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Publication numberUS2904077 A
Publication typeGrant
Publication dateSep 15, 1959
Filing dateJun 25, 1956
Priority dateNov 28, 1955
Publication numberUS 2904077 A, US 2904077A, US-A-2904077, US2904077 A, US2904077A
InventorsKonrad Trumper
Original AssigneeRheinstahl Siegener Eisenbahnb
Export CitationBiBTeX, EndNote, RefMan
External Links: USPTO, USPTO Assignment, Espacenet
Shock absorbers
US 2904077 A
Abstract  available in
Images(2)
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Claims  available in
Description  (OCR text may contain errors)

Sept. 15, 1959 K. 'TRUMPER SHOCK ABSORBERS 2 Sheets-Sheet 1 Filed June 25, 1956 INVENTOR.

fiyllnx fa L Sept. 15, 1959 K. TRUMPER SHOCK ABSORBERS 2 Sheets-Sheet 2 Filed June 25, 1956 IN VEN TOR. 7:22 4

U td Stat Pawn e311??? In certaintypes of shock absorbers the shock is absorbed by a fluid whose pressure isincreased during ab- .sorp'tion of the shock. Such a fluid may surround, at

least partly, an .elastic container having a fluid such .as a 'gas therein which opposes the increase in pressure of the shock absorbing fluid during a decrease in the, volume of the elastic container. When the fluid surrounding such an elastic containerhas an extremely large increase in pressure the elastic container contracts to a very great degree, and such large contraction of the elastic con- ;tainer results in the formation of cracks and the like therein which greatlyjlimit the life of such an elastic container. ,iAlso, wherethe flui-d medium surrounding ,an elastic container of this type is continually changing its pressure. although not to very greatextents, the rapid ,and fr'equ ent contraction and expansion of the elastic ,cjdntainer 'alsovre'sults in a failure thereof within a relatively, shorttime .,Sho ck absorbers of this type may be used with vehicles, for; example. I

One of the objects of the present invention is to provide a shock absorber wherein. an elastic container ofthe .ahove type is assured a long, operable life even though there may be great increases in the pressure of the fluid at the exterior of the ,elasticcontainer and even though the elastic container is subject to frequent contractions and expansions. t

. Another object of the present inventionis to provide fafshockabsorber wherein an elastic container ofthe above type may be made of conventional, easily obtainable materials and still have a longlife.

. A vfurther object, of the present invention is to provide o bjects'a idfat the same time composed of simpleand rug gedly constructed elementswhich are very reliable in op- ..eration and which can be conveniently and easily as- 'sembled. H ,With theabove objects in view the present invention mainly consists of a shock absorber which includes an outer container and an inner container made of an elastic material located within the outer container so that the inner container may expand; and contract in response to .press'ure changes of a fluid in the outer container located at the exterior of the inner container. A means is located within the inner container for limiting theextent "of contraction thereof. 7 j The novel features which are considered as characteristic for the invention are set forth in particular in the appended claims. The invention itself, however, both as I to its construction and its method of operation, together 'with additional objects and advantages thereof, willbe hes tunderstoodfrom the following description of specific e bodim'ents when read in connection with the, accompanying drawings in which:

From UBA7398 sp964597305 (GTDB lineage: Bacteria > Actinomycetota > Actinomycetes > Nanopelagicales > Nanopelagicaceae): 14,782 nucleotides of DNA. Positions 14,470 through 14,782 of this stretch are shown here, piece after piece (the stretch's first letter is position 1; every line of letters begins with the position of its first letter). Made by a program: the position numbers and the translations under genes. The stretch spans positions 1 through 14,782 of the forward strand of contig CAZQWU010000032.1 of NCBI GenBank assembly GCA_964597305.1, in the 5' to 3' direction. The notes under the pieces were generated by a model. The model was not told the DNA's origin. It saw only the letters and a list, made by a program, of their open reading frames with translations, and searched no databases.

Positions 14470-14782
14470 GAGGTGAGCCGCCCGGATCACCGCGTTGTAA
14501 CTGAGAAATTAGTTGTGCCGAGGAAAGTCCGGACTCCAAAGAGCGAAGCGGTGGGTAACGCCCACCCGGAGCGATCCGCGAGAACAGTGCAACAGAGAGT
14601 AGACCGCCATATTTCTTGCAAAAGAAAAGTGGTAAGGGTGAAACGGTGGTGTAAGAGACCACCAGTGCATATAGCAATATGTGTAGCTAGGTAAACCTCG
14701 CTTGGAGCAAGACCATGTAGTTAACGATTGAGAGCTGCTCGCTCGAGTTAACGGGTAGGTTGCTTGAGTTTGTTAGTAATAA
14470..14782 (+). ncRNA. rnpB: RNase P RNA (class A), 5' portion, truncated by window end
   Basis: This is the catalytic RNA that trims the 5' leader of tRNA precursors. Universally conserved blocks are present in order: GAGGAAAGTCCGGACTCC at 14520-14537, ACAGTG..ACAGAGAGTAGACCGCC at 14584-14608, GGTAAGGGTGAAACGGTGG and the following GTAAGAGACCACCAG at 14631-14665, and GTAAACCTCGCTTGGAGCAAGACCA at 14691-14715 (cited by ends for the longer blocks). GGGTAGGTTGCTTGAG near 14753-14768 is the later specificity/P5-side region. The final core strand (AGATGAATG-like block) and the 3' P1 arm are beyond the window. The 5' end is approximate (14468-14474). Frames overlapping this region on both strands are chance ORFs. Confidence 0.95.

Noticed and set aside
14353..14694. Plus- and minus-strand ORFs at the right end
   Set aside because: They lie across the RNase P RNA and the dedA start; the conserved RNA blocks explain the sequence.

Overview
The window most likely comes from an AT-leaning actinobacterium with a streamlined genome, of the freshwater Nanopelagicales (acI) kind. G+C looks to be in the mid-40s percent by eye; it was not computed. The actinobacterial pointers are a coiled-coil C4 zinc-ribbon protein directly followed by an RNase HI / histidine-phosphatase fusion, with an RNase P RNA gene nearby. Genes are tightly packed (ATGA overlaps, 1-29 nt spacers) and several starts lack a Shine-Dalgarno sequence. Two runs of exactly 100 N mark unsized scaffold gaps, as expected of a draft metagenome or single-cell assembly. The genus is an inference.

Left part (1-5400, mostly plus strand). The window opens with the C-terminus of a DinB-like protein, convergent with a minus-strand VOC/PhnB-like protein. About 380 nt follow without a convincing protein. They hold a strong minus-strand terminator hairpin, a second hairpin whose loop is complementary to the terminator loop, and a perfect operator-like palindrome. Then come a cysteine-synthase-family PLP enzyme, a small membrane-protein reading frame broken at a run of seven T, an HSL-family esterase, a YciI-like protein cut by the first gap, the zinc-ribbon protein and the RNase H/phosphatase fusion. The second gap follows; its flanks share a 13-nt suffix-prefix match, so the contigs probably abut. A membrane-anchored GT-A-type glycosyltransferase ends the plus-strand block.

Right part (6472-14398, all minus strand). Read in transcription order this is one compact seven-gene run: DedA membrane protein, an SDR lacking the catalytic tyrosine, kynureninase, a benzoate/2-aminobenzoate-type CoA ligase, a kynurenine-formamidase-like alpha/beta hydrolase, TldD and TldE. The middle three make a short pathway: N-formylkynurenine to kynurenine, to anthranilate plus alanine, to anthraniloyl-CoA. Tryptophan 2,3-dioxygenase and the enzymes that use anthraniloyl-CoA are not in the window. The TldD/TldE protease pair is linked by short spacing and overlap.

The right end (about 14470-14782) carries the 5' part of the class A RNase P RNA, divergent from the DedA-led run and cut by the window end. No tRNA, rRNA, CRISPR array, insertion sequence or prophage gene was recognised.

invention; and

Fig. 1 is a sectional elevational view of one embodiment of a shock absorber according. to the present invention; I Fig. 2 is a sectional 'elevational view of anothereinbodiment of a shock absorber according to the present invention; V 1

'Fig. 3 is a sectional elevational view of a third embodiment 0d: a shock absorber according to'the present invention; 7 N Fig. 4 is a sectional elevation'al view or, still another embodiment of a'shockabsorber according to the present Fig. 5 is an illustration of the shock absorber of Fig.

4 with the parts thereofin a difierent position. v

, Referring now to the drawings, and to Fig 1. imparticular,,it will .be seenfthat the shock. absorber 'ofFig 1 includes. an outeririgid' container IQ-made of steel, for

example. The bottom end .of "the container 1, as viewed in Fig. l, is connected in afluid-tight manner to one end of a conduit meansfZ which communicateg-for example, witha cylinder in which a fluid is located under pressure. Apiston may slideint-his cylinder and be connected in any suitable way torthe device whose shocks are to 'be absorbed, so that when thepiston moves in the cylinder sofas to decrease the interior volumethereof, the ffluid under pressure, such as oil, forexample, will flow along the conduit means 12 into the interior. of the outer centainer 1, and then of course, when the force of the shock diminishes the fluid will flow back .to the cylinder. An elastic container 3.r nade of stretchable rubber or the like, for example, or of'a suit'able plastic resistant to oil when the fluid under pressure is in the f orm of oil 14, for example, is located in theflinterior ofthe container 1 and is fixed at its upper portion to the upper wall of the container '1, as viewed in Fig. 1. Within .the elastic inner container 3 is located a gas 6 which is under pressure. It isappar'ent that when oil 14 flows into the container 1 duririgabsorpt-ion of shocks theupressureof the gas 6 will increase and the 'container 3 v will contract, ,and where the container 3 .contractsto; a very. large degree the material thereof will soon developcr ac-ks and fissures,

, forms a means for Iimiting'the extent to; which the container '3 may 'contract. The rigid body 4 is joinedat its upper end to thle interior of the container 3 and is formedwith an axial bore communicating with the'i nteriorof thecontainer Although onlyone axial bore is shown in Fig. 1, it is apparent thatthe rigidbody 4, which may be made ofany solid substantially rigid mat'er'ial, may have additional bores located therein, A p g .5 clos s th open n a t e t p o he f o neql in a[ fluid;tight manner and addit-ionally serves tomount the container 3 together with the rigid body "4 thereinin the outer container '1 in the position shown in F ig l, the plug 5. also. serving to seal the interior. of the container 3 fr'prn the'interio'r of the container 1.